Readers Respond to the April 2021 Issue

Your feedback on our coverage of the Tulsa Race Massacre and more

Remembering Tulsa

Reading the article about the 1921 Tulsa Race Massacre (“American Terror”), I felt an incredibly deep sadness, rage of epic proportions, and, quite honestly, bewilderment. In 100 years, much has changed, but so much has remained the same. Black people, my people, are still fighting to catch their breath, to live in peace without fear of being murdered at the hands of those who simply refuse to see their humanity. Thank you for such a thorough documentation of this often overlooked piece of American history. It is my hope that it sparks a conversation that culminates in empathy. America needs a heavy dose.

—Melissa Alexander | Atlanta

I was mesmerized, saddened and enraged by the historical realities described in “The Promise of Oklahoma.” Thank you for bringing this chapter of American history to your readers. It is vital to our understanding of ourselves as a nation to learn of our past and acknowledge the deeply harmful injustices perpetuated by white supremacy culture. We need to better understand how we got to where we are today in order to become a society that values and treats each person with equity and justice.

—Suzanne Munro | Portland, Oregon

Many of us Oklahomans have wondered how we could have lived here so long and never heard about the Tulsa Massacre. Your riveting cover article solved the mystery for me. This was calculated, systematic state-sponsored terrorism that succeeded in silencing a whole community of people, who feared for their lives. Thank you for bringing this history to our awareness. I pray that as many of the survivors and their families as possible will tell their stories, that we will listen with respect and compassion and that they will experience healing.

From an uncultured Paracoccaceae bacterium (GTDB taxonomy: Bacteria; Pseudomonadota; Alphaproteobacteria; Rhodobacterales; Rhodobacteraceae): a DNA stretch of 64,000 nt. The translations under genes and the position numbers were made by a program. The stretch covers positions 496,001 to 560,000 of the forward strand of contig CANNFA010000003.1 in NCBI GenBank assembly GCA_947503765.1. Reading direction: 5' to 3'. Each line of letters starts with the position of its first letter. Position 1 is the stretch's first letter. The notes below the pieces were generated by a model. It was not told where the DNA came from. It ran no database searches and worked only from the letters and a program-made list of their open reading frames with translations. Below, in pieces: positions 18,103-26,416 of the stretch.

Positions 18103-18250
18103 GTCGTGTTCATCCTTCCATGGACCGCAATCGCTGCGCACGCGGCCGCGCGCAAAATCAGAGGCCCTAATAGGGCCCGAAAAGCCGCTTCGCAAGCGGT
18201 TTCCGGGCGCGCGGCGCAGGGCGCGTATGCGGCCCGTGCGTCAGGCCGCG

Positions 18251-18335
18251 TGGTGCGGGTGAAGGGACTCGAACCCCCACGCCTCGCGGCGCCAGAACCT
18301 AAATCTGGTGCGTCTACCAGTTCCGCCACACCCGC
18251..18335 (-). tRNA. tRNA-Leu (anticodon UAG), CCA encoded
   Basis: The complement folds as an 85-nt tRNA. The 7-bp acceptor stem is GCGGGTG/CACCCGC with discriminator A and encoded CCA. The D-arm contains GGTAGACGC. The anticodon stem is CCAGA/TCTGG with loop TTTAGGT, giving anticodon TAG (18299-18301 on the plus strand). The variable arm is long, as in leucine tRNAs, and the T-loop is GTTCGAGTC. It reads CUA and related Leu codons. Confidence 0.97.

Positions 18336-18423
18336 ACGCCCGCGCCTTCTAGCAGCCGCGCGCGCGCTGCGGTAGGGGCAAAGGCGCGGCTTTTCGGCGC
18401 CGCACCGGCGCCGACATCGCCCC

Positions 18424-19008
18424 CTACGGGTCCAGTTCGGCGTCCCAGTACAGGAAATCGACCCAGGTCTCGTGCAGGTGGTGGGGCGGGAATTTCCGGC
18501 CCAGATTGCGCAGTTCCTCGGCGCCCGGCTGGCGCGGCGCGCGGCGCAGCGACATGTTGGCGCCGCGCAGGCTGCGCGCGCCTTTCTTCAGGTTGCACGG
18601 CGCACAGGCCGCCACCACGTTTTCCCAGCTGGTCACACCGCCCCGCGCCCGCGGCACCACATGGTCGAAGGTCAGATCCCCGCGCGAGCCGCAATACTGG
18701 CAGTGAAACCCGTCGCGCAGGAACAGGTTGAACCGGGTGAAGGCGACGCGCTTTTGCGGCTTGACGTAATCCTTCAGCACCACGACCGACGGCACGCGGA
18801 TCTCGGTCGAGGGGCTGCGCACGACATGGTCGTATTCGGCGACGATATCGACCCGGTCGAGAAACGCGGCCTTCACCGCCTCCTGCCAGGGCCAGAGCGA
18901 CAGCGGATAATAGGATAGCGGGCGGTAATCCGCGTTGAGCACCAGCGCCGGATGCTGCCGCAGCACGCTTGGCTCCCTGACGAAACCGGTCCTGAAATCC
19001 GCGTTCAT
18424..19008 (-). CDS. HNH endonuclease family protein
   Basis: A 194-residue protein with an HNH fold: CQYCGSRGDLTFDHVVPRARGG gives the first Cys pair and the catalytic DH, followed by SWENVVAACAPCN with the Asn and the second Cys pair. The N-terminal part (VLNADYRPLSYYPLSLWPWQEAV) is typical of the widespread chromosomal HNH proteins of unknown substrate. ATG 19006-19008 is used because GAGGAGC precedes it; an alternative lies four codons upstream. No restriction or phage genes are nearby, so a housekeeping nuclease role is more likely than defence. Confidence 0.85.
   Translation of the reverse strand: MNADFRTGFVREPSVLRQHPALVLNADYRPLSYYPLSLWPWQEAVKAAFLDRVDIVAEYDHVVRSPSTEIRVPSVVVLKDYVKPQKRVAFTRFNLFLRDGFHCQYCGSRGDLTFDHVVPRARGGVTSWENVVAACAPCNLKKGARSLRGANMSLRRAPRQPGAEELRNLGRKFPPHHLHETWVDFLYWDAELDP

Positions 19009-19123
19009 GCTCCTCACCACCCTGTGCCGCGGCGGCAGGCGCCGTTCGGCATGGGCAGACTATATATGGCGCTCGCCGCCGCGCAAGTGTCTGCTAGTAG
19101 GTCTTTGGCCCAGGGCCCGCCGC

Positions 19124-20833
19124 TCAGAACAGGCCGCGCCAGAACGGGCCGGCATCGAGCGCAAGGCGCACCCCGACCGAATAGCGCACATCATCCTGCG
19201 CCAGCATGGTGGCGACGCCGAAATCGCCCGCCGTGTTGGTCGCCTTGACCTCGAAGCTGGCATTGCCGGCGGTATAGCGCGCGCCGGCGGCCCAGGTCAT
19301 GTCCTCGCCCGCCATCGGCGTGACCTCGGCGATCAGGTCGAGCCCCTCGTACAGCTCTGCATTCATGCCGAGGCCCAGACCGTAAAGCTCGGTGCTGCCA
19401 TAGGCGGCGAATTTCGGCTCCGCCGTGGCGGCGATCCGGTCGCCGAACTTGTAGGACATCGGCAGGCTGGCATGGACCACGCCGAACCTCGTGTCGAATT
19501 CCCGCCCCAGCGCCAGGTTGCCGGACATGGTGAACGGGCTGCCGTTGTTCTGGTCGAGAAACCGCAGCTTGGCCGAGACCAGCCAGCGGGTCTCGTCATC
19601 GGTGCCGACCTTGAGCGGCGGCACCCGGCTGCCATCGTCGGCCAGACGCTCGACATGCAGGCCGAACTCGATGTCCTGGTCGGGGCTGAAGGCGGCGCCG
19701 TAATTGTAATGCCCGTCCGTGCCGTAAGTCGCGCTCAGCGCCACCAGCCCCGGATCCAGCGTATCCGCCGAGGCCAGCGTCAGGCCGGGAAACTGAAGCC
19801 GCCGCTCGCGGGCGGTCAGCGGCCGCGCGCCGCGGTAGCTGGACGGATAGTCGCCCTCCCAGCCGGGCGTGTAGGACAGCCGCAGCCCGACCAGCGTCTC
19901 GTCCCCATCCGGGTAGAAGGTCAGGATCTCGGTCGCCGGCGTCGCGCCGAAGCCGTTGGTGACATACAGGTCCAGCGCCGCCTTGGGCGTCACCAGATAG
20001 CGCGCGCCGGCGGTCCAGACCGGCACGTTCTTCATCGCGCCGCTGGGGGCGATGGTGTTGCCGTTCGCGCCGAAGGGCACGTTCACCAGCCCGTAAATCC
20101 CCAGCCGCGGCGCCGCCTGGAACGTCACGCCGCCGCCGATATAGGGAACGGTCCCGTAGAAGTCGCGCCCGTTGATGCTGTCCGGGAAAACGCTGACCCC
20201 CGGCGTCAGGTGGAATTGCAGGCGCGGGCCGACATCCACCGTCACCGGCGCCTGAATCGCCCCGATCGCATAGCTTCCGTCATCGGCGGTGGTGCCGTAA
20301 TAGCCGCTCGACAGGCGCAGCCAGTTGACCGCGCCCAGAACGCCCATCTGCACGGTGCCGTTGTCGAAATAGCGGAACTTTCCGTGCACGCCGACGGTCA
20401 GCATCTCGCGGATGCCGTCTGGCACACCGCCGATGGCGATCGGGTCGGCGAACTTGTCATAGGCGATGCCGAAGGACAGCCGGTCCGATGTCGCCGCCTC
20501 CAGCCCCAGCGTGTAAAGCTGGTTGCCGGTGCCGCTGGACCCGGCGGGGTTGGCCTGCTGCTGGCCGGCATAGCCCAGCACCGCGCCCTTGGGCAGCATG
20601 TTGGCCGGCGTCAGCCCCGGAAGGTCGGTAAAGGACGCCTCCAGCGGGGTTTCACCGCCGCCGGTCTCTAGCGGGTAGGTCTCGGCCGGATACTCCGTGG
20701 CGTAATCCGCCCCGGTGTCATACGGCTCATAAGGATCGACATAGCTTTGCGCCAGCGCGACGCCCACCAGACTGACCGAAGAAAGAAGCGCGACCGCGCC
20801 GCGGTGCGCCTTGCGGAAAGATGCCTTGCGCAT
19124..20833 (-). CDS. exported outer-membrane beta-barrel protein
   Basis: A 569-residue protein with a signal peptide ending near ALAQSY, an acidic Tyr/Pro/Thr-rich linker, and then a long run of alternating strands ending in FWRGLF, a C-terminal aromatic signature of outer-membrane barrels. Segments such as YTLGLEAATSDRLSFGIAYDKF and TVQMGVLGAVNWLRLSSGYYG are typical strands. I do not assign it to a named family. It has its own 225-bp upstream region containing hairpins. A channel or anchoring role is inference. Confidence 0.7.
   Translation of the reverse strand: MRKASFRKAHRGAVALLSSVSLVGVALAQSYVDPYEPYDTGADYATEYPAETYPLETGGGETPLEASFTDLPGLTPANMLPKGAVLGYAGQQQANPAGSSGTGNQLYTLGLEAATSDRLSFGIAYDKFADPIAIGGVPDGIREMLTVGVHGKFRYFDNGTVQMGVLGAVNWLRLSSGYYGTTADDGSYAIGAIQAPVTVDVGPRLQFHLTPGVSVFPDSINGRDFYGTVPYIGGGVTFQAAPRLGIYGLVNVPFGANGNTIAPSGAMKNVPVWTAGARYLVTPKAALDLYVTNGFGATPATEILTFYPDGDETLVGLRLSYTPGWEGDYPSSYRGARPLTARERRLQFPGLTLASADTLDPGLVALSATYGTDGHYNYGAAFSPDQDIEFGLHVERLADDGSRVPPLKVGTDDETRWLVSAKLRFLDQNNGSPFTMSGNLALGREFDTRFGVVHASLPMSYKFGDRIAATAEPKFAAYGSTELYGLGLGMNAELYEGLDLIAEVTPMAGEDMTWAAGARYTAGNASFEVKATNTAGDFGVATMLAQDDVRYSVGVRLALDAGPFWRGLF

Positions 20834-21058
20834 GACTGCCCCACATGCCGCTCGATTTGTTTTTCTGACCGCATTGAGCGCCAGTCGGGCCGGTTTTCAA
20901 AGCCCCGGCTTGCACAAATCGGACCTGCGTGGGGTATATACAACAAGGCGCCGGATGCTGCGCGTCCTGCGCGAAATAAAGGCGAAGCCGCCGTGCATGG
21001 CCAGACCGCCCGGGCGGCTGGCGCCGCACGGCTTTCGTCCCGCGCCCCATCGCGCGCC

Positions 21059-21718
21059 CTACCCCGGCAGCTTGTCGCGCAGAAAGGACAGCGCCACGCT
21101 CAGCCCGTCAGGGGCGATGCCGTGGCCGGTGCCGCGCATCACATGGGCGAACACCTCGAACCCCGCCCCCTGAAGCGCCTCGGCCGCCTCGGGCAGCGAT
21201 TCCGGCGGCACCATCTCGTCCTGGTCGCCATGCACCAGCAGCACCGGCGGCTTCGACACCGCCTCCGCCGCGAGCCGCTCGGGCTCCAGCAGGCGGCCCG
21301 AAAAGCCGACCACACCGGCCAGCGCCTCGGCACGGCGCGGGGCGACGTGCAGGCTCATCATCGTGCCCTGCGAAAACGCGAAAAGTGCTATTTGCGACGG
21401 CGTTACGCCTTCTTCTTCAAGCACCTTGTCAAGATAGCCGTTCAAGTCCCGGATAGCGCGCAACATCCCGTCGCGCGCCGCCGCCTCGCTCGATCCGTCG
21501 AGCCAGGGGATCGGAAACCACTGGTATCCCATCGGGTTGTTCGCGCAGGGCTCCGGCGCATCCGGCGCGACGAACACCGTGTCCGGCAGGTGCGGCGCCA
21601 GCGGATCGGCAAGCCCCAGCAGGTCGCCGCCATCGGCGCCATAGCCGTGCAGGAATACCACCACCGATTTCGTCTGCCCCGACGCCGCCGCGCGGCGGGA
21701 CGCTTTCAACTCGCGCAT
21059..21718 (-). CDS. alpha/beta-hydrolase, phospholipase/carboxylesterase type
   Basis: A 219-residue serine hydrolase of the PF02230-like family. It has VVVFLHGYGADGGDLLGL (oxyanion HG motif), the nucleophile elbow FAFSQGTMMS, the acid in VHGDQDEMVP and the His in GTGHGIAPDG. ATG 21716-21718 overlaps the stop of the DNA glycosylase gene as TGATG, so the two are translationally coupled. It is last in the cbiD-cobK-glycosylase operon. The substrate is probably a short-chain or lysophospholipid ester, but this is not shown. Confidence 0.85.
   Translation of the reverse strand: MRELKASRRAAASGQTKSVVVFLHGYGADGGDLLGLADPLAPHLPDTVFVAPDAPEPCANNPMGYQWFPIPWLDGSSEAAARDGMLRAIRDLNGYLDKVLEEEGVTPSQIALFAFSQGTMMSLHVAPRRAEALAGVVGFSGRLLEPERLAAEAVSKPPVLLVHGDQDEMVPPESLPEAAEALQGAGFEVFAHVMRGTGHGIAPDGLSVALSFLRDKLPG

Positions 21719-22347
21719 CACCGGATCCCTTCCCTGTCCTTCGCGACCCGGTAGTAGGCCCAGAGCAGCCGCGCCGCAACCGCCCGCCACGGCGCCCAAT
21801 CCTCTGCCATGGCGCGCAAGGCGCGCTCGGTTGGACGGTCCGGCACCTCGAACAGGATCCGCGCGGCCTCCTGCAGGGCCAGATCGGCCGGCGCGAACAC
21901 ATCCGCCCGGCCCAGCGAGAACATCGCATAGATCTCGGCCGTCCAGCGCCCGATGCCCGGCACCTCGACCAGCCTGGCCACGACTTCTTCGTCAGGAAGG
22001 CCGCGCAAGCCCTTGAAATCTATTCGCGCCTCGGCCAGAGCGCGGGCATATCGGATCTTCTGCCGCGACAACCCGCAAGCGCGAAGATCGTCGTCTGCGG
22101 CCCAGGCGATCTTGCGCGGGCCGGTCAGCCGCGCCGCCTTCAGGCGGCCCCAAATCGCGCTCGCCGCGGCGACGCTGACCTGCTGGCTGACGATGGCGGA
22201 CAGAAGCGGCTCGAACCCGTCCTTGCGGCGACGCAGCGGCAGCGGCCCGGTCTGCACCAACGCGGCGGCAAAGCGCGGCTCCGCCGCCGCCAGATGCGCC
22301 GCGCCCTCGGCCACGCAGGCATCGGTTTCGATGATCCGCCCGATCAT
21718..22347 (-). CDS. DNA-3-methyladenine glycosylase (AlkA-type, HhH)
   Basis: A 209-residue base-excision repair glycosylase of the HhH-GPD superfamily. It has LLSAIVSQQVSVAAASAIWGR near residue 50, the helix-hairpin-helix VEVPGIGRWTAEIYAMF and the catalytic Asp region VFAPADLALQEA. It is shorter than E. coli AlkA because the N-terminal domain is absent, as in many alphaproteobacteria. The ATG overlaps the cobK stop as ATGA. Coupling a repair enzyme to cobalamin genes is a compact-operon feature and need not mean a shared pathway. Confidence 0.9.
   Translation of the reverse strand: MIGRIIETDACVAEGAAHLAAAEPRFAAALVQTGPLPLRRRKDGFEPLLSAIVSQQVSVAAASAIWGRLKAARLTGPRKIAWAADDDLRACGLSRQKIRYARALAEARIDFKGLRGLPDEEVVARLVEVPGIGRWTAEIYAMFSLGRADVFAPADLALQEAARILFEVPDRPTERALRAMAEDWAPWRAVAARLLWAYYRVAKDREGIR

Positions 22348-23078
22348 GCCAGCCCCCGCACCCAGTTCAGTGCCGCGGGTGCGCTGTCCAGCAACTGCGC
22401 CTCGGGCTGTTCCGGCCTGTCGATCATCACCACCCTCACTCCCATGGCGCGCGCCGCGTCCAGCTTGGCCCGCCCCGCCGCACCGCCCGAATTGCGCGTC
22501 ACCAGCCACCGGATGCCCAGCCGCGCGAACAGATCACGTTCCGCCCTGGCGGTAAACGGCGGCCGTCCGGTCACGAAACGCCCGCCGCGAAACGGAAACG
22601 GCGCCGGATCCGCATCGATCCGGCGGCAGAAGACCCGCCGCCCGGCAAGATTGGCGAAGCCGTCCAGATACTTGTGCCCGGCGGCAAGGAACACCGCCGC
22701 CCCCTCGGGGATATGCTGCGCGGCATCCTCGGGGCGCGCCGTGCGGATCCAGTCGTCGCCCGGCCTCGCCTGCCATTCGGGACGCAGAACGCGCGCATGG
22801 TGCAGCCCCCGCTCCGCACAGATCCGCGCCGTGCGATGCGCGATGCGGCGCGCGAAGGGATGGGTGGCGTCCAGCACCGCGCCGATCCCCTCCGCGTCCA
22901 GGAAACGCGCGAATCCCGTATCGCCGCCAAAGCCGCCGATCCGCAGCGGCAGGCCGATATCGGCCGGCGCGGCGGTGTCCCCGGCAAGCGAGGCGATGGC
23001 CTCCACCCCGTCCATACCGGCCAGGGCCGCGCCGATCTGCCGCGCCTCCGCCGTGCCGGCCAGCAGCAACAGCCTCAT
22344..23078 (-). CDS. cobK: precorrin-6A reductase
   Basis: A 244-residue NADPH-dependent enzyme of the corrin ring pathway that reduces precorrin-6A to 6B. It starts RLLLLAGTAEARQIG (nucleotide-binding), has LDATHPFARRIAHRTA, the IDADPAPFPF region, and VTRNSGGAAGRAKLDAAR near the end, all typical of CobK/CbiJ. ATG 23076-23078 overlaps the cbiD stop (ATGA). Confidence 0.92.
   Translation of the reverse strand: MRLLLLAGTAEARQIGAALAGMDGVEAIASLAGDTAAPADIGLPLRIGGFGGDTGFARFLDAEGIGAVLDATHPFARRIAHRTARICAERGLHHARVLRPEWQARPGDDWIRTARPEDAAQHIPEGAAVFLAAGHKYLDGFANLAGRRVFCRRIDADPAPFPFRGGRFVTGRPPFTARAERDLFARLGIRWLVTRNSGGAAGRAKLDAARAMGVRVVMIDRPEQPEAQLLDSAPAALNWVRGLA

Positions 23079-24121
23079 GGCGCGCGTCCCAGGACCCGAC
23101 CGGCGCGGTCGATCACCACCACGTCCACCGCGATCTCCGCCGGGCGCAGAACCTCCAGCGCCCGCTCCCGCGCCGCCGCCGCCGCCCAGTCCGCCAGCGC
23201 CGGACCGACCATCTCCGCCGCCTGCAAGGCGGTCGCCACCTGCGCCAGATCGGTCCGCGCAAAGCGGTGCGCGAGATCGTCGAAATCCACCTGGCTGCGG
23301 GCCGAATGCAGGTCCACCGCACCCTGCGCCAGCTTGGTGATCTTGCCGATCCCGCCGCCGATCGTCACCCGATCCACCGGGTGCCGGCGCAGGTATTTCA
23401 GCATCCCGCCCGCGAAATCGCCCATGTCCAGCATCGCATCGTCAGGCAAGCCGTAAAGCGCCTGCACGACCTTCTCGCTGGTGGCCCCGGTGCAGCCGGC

—Terry Fife | Oklahoma City

A Comeback for Wolves

Richard Grant and Morgan Heim (“The Wolf That Discovered the Golden State”) brought understanding and hope to the plight of these intelligent creatures, which struggle to find mates, raise their young and survive. We must help them.

—Johanna Dordick | Moorpark, California

Sounds of the Sea

What a fascinating, little-known world (“Listening to the Fishes”). Kudos to the Navy for hiring a female scientist. They certainly made the right pick.

—John R. Selser | Clinton, Tennessee

Birds of a Feather

Rosalie Edge took her love for birds (“How Mrs. Edge Saved the Birds”) to the level we should all be at when it comes to protecting our environment.

—Lydia Krohmer | Thompson, Ohio

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This article is a selection from the May issue of Smithsonian magazine